1962-63, 1969-70, 1977-78, 1981-82, 1983-84, 1993-94, 1995-96, 2002-03, 2003-04, 2008-09, 2013-14 and 2014-15

2) Sustainable snow cover into April

Most Aprils rarely has sustainable snow on the ground.  Here are the total days with 1"+ snow cover for each winter since the late 1930s.  Most year its only one day. Only 6 winters had 3 or more days in April in the last 40 years.

Expanding snow cover days into March and April, we find 21 of the last 64 years with 10 days or more with snow cover between March 1 and April 15:

3) Less than 10 days without sunshine

Hard to quantify due to data limitations.

4) Extreme cold with no breaks

"Extreme cold" is arbitrary. So we'll go with total days with temperatures under 20 degrees.

5)  DJF - 45 days or more below freezing for highs AND Total snowfall 50"+

Nice graph showing the 45 days at/under freezing. Red box indicates years with total snowfall 50"+

Most recently:  2014-15, 2013-14, 2010-11, 2002-03, 2000-01, 1995-96, 1984-85, 1983-84, 1980-81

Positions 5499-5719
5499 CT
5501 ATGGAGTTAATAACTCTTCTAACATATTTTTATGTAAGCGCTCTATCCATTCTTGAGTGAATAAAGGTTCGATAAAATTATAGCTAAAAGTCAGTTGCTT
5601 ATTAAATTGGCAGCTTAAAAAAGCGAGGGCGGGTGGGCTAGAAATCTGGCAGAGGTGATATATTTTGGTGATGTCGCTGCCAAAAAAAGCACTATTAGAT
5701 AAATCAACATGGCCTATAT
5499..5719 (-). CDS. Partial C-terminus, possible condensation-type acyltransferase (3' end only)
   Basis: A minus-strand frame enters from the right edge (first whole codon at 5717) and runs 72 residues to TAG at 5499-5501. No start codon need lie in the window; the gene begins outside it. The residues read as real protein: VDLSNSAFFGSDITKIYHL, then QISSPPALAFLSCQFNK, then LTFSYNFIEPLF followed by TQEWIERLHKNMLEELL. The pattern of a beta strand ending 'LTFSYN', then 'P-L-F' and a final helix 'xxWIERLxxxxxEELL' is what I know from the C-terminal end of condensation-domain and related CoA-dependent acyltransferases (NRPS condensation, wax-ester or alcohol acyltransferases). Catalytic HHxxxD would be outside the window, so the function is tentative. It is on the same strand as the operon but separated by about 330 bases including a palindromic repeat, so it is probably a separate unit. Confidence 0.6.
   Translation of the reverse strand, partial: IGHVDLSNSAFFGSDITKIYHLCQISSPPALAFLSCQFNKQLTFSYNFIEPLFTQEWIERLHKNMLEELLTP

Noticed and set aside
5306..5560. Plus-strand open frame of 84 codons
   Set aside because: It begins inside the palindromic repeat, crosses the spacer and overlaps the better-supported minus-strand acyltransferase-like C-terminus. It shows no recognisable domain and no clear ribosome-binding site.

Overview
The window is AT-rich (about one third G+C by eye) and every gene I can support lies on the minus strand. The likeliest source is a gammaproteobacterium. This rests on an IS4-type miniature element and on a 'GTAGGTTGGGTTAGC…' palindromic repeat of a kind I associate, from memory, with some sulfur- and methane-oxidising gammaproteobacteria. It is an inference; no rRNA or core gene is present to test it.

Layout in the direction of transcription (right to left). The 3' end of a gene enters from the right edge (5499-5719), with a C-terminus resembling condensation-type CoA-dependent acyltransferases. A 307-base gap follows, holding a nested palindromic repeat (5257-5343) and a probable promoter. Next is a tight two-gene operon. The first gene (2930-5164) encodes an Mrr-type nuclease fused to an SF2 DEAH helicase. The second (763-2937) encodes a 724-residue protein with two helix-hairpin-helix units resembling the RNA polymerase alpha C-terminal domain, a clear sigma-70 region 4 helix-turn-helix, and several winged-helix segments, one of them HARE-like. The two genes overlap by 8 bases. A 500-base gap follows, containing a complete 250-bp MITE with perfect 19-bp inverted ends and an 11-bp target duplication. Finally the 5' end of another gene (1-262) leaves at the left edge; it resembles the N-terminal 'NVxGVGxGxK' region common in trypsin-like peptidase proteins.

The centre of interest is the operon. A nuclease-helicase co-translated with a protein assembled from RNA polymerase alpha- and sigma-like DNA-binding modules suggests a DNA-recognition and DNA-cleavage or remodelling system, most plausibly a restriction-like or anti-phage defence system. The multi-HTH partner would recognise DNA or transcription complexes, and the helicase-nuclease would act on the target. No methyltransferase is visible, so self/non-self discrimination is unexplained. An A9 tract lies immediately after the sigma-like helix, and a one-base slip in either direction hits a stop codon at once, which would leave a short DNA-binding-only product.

6) Below zero temps

Not many in recent years. Only 4 in 2017-18.  The two back-to-back super cold winters of 2013-14 and 2014-15 saw 23 combined.

7) Temps consistently below 32

Winters since 1969-70 where we had more than 14 straight days at/under 32 degrees. Date shows when the streak ended.

8) More than 4 weeks with more than 6" of snow on ground

Only 6 winters had more than 28 days with at least 6" snow over:
1962-63, 1976-77, 1977-78, 1978-79, 2008-09, 2009-10

9) DJF - half of days with snow cover

Most recently, these winters:

2014-15, 2013-14, 2010-11, 2009-10, 2004-05, 2002-03
1995-96, 1993-94, 1985-86, 1984-83, 1983-84, 1981-80